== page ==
The ‘Movie Ticket’ Theory of Transportation Pricing
Let's say you're at the movies, and you look up at the box office only to see no ticket prices listed. You know you're going to have to pay for the show eventually -- perhaps even during income-tax season -- but for now you can watch all you want, seemingly for free.
Former federal highway official Steve Lockwood presented that hypothetical at today's University of Virginia conference to illustrate the nation's wacky notion of transportation pricing.
"The reason we don't have a flexible dialogue when it comes to pricing is that we don't know how much things cost," he said.
Right now tolling is prohibited on existing interstate highway systems built with federal funds, with a few exceptions. But conference speakers on both ends of the political spectrum agreed that the transportation system must be priced more accurately in order to avoid catastrophic consequences.
In other words: It's time to start properly labeling the price of a movie ticket.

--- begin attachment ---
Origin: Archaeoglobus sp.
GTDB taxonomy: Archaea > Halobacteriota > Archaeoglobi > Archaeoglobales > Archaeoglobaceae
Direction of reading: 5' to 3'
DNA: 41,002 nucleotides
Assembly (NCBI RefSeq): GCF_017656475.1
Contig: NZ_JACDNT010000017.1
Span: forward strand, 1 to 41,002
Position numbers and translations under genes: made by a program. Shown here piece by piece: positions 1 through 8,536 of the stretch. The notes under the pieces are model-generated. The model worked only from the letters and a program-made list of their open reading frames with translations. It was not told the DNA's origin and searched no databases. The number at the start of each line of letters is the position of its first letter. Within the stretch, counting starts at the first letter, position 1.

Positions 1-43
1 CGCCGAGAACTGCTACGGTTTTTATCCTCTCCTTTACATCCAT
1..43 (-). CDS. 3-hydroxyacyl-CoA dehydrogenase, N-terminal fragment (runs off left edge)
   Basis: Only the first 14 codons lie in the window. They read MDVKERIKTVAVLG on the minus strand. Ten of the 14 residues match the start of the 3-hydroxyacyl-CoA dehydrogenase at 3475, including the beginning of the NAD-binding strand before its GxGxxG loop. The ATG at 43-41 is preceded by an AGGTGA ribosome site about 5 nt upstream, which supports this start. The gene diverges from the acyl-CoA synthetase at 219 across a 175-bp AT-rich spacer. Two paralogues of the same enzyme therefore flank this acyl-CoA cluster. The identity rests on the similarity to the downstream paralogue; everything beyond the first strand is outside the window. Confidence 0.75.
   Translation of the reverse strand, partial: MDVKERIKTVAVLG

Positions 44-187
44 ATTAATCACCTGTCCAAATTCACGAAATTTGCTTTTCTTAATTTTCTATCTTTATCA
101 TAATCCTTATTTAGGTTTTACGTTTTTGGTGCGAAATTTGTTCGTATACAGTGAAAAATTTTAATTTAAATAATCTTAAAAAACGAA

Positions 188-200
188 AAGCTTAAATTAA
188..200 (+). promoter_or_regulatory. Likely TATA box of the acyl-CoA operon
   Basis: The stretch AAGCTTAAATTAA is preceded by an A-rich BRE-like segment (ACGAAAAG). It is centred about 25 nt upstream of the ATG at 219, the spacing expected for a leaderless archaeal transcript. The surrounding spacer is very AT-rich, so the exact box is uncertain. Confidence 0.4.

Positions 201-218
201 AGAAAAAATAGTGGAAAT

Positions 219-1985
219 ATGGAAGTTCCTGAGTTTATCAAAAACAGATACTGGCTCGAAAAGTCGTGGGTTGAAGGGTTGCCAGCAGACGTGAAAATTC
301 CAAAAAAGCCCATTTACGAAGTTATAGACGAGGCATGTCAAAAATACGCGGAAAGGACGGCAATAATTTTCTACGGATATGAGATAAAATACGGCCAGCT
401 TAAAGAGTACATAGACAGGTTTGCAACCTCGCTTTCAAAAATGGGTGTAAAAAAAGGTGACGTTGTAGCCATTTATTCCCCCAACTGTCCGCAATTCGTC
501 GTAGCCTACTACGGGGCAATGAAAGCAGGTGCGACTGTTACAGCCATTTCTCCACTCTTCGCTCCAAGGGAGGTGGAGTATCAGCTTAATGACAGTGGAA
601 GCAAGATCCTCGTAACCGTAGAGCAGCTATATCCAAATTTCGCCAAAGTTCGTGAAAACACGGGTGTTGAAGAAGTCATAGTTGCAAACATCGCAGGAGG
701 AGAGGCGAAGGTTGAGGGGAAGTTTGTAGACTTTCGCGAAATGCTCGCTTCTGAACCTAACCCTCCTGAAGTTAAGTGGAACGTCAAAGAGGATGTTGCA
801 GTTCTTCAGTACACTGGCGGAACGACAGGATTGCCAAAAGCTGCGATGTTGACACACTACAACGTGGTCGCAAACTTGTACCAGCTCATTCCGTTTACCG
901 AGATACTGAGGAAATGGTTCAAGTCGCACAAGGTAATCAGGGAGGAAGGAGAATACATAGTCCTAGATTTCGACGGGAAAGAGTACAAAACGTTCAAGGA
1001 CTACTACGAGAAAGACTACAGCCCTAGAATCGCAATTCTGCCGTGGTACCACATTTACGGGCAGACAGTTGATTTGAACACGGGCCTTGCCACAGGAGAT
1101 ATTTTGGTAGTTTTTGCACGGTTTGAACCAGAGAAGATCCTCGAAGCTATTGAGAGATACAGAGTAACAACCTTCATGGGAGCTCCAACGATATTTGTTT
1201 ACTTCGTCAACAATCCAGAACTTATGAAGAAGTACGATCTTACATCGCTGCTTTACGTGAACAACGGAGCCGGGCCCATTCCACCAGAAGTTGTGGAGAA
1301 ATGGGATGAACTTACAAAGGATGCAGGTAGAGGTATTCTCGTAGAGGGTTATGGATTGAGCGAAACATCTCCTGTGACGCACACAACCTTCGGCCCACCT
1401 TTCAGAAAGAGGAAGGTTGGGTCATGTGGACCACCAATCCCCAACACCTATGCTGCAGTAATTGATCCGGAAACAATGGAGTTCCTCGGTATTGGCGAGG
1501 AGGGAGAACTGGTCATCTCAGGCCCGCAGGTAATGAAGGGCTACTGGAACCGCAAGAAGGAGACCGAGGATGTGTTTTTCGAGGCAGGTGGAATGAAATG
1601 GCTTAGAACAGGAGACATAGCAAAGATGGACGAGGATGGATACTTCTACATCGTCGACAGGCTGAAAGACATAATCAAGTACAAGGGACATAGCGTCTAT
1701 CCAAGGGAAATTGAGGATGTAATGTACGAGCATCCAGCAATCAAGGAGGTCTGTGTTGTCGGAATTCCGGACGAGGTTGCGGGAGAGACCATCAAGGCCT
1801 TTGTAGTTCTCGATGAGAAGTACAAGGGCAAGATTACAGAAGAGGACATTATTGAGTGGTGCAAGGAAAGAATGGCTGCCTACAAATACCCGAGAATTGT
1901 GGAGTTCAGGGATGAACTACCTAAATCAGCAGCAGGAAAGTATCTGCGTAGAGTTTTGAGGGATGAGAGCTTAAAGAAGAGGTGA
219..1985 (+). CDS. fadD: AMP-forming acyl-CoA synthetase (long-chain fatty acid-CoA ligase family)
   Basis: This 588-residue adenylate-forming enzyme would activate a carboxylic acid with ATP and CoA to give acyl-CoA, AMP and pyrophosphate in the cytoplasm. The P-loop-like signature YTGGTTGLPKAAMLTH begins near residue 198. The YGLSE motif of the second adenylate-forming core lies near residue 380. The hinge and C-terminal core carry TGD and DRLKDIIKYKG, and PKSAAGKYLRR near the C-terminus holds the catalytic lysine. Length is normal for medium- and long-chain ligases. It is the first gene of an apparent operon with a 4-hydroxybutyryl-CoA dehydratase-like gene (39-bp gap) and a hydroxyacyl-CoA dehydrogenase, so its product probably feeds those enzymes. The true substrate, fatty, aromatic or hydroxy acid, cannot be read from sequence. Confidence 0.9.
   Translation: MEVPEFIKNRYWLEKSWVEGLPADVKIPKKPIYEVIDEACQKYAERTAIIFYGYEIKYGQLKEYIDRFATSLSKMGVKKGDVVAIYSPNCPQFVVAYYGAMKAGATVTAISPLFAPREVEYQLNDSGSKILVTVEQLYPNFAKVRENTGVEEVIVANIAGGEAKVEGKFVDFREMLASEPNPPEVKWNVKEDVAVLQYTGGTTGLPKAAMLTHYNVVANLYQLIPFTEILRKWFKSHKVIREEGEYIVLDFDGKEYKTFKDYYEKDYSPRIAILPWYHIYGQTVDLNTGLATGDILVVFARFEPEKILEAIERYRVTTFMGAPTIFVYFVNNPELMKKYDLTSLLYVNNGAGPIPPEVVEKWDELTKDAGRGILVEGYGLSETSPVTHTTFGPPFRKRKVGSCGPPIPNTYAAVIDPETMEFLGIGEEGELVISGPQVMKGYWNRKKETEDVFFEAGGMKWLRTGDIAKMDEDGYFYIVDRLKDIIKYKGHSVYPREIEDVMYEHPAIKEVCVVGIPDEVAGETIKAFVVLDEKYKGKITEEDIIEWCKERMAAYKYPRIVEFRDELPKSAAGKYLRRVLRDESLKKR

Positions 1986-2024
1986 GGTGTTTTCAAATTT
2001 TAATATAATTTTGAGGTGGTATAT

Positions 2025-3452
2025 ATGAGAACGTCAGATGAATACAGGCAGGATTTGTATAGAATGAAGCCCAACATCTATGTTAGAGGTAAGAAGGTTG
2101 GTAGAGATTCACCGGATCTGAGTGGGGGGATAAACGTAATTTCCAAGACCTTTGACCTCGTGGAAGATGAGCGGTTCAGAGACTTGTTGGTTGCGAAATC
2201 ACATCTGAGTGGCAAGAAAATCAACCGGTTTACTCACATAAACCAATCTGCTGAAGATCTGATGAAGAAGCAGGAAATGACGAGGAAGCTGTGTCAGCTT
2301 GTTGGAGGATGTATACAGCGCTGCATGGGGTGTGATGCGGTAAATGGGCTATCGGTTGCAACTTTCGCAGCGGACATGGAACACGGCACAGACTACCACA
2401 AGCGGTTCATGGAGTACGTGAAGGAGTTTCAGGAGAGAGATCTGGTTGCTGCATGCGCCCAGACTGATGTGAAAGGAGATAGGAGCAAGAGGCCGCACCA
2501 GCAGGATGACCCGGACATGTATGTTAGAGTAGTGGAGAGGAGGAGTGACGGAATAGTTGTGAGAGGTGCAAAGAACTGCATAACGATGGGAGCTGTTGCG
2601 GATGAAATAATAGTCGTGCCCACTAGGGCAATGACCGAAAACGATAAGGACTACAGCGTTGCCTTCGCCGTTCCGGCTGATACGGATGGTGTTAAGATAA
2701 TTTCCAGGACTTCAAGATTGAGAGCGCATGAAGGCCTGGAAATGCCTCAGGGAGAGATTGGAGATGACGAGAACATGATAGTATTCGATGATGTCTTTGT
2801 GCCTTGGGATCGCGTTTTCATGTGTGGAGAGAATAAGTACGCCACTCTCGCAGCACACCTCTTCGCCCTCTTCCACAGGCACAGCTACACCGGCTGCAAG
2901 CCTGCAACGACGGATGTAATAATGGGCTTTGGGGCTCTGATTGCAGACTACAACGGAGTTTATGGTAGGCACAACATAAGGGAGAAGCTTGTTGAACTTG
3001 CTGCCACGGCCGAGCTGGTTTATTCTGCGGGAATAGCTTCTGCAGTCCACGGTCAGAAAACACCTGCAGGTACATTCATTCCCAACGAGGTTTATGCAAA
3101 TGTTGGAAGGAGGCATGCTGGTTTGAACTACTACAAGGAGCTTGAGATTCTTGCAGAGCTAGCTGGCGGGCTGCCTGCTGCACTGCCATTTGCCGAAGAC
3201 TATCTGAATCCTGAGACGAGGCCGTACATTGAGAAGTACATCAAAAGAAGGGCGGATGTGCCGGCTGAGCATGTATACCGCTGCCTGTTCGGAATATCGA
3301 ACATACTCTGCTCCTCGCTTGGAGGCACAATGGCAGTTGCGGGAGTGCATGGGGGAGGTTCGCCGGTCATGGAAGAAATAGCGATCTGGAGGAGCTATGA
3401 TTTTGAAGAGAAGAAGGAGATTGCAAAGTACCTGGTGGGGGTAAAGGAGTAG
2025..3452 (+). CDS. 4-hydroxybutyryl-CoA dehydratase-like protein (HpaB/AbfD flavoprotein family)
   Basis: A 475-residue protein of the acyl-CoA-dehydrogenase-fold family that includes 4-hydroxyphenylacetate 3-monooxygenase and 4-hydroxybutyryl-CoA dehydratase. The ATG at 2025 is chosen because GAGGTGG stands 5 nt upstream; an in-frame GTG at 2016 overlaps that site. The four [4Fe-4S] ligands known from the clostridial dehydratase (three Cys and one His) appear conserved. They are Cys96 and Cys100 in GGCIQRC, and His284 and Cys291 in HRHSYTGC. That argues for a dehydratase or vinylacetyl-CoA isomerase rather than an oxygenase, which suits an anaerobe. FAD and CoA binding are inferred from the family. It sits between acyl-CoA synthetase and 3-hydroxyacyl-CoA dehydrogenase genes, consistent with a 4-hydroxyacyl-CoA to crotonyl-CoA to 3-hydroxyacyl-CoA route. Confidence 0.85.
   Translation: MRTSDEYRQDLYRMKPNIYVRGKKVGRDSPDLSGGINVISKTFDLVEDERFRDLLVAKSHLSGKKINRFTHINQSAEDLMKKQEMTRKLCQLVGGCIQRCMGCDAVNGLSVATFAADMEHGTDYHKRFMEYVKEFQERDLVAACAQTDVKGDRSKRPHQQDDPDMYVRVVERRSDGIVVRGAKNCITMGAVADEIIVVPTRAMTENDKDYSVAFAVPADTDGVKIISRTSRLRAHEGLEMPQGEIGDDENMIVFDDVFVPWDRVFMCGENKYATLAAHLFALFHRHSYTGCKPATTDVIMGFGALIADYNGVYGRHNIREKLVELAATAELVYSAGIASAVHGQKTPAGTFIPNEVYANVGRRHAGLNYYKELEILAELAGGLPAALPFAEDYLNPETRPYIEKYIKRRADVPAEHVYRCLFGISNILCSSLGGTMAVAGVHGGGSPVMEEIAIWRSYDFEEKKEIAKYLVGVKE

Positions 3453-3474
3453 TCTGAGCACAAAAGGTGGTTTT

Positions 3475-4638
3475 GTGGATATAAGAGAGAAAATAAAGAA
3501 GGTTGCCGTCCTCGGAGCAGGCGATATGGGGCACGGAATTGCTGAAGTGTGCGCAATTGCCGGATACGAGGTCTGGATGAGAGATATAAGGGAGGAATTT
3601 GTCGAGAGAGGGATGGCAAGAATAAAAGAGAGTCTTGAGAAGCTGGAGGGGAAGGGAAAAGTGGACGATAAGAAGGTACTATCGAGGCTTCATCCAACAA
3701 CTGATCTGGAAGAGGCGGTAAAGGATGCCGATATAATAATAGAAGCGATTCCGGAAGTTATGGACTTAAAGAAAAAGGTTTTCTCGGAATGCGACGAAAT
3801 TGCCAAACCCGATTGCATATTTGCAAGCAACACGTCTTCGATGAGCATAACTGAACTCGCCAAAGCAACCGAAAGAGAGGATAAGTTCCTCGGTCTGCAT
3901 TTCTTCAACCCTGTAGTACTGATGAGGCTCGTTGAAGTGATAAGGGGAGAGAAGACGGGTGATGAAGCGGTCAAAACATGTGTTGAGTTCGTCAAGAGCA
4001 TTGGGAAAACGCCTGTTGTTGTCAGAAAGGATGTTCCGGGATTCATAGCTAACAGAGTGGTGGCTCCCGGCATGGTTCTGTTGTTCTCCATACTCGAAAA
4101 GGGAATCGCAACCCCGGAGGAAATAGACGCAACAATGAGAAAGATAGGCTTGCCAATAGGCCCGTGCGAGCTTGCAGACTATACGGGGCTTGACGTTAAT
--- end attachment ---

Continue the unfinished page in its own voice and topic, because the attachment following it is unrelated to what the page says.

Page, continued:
Douglas Foy, the former development secretary of Massachusetts, and transit critic Adrian Moore of the Reason Foundation, sparred on many issued but agreed that any new highway capacity should include charges beyond the gas tax.
The comparison of film-going to driving is an imperfect one, to be sure, but the core need to inform the public about the consequences of decision-making applies to both activities.
"People love to believe they can be free riders," Jay-Etta Hecker of the Bipartisan Policy Center told conference attendees today. "People need to be educated that this isn't a free-rider system."
The federal effort to encourage sounder urban transportation pricing remains in its infancy, however. Mary Peters, George W. Bush's second transportation secretary, introduced the Urban Parternship Agreements (UPA) in 2007 to incentivize congestion mitigation efforts, but New York City lost its chance at the UPA cash after the state legislature voted down congestion pricing.